Possible Sanctions for Committing Acts of Sexual Violence
Individuals alleged to have committed Sexual Violence may face criminal prosecution by law enforcement and may incur penalties as a result of civil litigation. In addition, employees and students may face discipline/sanctions at the University. Employees may face sanctions up to and including dismissal from employment, per established CSU policies and provisions of applicable collective bargaining agreements. Students and employees charged with Sexual Violence will also be subject to discipline, pursuant University policies, and will be subject to appropriate sanctions.
If it is determined that University policy prohibiting Sexual Violence was violated, the perpetrator will be subject to discipline, up to and including dismissal from University employment or expulsion from the University.
In addition, during any investigation, the University may implement interim measures in order to maintain a safe and non-discriminatory educational and working environment. Such measures may include immediate interim suspension of the accused from the University, a required move from University-owned or affiliated housing, an adjustment to work or course schedule, or prohibition from contact with parties involved in the alleged incident.
What to Do and Who to Contact if You are a Victim of Sexual Violence
Call 9-1-1 if you are in the midst of any kind of emergency, immediate harm or threat of harm.
If you have experienced Sexual Violence you are encouraged to seek immediate assistance from police and healthcare providers for your physical safety, emotional support and medical care.
The police can escort you to a safe place and transport you to a hospital or a sexual assault response center for a medical examination, if needed. The police can also provide access to a confidential sexual assault advocate. If you would prefer not to notify the police, you are strongly encouraged to seek assistance from the campus Title IX Coordinator who can provide you with information on your options, rights and remedies, and/or a sexual assault counselor or advocate. The campus Title IX Coordinator is available to assist you in notifying the police, if you wish.
You have the right to decide who and when to tell about sexual violence. However, it is very important that you get confidential medical attention after being assaulted. Following the incident, you may be physically injured, there may be a chance you contracted a sexually transmitted disease, or that you may become pregnant.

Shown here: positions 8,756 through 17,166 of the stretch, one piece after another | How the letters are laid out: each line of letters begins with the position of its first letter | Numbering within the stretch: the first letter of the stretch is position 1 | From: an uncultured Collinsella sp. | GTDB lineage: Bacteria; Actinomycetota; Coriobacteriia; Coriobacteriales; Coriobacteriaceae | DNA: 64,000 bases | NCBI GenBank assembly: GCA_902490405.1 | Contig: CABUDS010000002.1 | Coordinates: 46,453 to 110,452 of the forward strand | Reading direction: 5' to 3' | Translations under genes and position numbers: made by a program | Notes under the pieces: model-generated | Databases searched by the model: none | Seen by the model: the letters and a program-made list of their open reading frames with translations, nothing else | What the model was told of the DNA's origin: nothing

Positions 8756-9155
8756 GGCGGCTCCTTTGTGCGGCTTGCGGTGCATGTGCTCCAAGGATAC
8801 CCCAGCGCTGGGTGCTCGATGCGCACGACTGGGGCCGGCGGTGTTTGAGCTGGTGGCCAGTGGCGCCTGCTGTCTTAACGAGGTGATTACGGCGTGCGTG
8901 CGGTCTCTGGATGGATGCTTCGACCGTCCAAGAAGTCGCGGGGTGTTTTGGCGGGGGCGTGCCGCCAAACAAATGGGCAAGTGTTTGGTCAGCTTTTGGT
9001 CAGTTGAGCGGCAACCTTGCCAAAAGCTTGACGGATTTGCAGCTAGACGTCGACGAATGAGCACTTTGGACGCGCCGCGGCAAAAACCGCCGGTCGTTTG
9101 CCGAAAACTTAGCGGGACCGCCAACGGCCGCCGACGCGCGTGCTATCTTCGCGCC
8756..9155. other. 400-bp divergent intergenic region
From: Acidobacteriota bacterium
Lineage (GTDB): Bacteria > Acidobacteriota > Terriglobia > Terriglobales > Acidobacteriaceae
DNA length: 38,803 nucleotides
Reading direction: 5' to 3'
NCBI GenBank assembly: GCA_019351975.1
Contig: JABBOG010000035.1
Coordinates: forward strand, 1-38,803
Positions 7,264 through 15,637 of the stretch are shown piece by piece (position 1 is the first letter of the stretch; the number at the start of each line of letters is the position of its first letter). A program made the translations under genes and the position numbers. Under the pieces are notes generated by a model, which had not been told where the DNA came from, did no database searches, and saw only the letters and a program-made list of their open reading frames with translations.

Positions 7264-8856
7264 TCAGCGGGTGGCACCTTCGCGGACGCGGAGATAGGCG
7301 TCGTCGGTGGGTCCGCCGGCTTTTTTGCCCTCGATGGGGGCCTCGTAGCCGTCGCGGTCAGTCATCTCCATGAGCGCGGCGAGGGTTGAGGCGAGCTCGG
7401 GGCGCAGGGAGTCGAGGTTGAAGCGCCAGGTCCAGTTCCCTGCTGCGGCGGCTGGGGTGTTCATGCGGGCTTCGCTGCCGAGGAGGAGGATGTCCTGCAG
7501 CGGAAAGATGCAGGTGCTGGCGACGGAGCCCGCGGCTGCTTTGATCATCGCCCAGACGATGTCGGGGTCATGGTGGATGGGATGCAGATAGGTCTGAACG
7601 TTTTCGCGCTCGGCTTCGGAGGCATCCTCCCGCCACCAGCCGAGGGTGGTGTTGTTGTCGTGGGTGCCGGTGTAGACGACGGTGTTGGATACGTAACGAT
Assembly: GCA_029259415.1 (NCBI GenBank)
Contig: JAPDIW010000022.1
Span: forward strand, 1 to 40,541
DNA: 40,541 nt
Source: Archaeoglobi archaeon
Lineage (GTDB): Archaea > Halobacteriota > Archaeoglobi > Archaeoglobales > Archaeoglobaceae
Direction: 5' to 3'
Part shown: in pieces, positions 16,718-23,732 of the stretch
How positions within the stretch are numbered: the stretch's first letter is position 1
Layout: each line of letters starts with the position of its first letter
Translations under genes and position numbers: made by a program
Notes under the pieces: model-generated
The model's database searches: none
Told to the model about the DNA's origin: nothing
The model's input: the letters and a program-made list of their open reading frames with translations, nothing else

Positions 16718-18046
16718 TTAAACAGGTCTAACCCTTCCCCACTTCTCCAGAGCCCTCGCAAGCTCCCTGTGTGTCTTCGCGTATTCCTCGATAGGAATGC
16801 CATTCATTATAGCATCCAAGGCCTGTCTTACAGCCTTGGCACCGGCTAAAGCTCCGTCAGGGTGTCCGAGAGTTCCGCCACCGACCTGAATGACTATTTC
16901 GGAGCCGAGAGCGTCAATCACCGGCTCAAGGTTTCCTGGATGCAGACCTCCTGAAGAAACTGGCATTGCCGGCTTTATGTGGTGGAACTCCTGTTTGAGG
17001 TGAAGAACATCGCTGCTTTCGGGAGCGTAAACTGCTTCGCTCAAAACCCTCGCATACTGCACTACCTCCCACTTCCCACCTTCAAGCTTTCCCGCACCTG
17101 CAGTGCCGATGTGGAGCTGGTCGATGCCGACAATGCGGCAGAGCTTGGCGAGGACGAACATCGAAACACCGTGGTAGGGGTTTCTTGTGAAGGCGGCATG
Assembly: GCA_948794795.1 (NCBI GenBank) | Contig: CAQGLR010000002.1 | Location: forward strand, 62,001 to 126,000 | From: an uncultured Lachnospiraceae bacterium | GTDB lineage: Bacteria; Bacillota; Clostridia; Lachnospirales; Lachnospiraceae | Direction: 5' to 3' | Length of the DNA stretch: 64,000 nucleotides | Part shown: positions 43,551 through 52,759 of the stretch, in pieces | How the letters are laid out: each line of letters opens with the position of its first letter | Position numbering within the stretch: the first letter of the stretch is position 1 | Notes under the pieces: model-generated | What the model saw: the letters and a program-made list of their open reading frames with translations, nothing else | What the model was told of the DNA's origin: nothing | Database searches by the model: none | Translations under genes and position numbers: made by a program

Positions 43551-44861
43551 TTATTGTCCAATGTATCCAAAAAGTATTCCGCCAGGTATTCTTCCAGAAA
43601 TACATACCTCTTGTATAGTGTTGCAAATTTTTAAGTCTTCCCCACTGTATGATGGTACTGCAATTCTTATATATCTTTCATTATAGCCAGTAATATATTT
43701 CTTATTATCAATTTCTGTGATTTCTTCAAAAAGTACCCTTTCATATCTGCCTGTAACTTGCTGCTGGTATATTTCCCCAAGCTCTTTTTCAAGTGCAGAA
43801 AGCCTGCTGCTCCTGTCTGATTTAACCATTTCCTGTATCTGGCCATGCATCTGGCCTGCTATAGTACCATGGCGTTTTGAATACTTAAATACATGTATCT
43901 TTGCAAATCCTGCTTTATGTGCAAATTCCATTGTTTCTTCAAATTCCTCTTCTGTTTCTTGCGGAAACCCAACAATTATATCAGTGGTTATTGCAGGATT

The University has designated a Title IX Coordinator to monitor and oversee overall compliance with laws and policies related to nondiscrimination based on sex. The campus Title IX Coordinator is available to explain and discuss: Your right to file a criminal complaint (in cases of Sexual Violence); the University’s relevant complaint process, and your right to receive assistance with that process, including the investigation process; how confidentiality is handled; available resources, both on and off campus; and other related matters.
It is important that you take steps to preserve and collect evidence; doing so preserves the full range of options available to you, be it through the university’s administrative complaint procedures or criminal prosecution. To preserve evidence: (1) do not wash your face or hands; (2) do not shower or bathe; (3) do not brush your teeth; (4) do not change clothes or straighten up the area where the assault took place: (5) do not dispose of clothes or other items that were present during the assault, or use the restroom; and (6) seek a medical exam immediately. If you already cleaned up from the assault, you can still report the crime, as well as seek medical or counseling treatment. You may consult with the campus Title IX Coordinator or a local sexual assault victim resource center for assistance as well.
CSU Channel Islands Title IX Coordinator:
CSU Channel Islands Title IX Deputy Coordinator:
Santa Barbara, CA 93110
Sexual Violence Reporting Options
The University’s primary concern is your safety and the safety of the campus community. The use of alcohol or drugs never makes the victim at fault for sexual violence. If you have experienced sexual violence, you should not be deterred from reporting the incident out of a concern that you might be disciplined for related violations of drug, alcohol, or other University policies. Except in extreme circumstances, University students or employees who are victims of sexual violence will not be subject to discipline.
You have several reporting options, and you may pursue one or all of these options at any time. It is your right to have a friend, family member, sexual assault advocate, or other representative present with you while reporting the incident. You also have the right to have a sexual assault counselor and support person of your choice present with you during a rape examination. The campus Title IX Coordinator can assist you in notifying the police if you choose.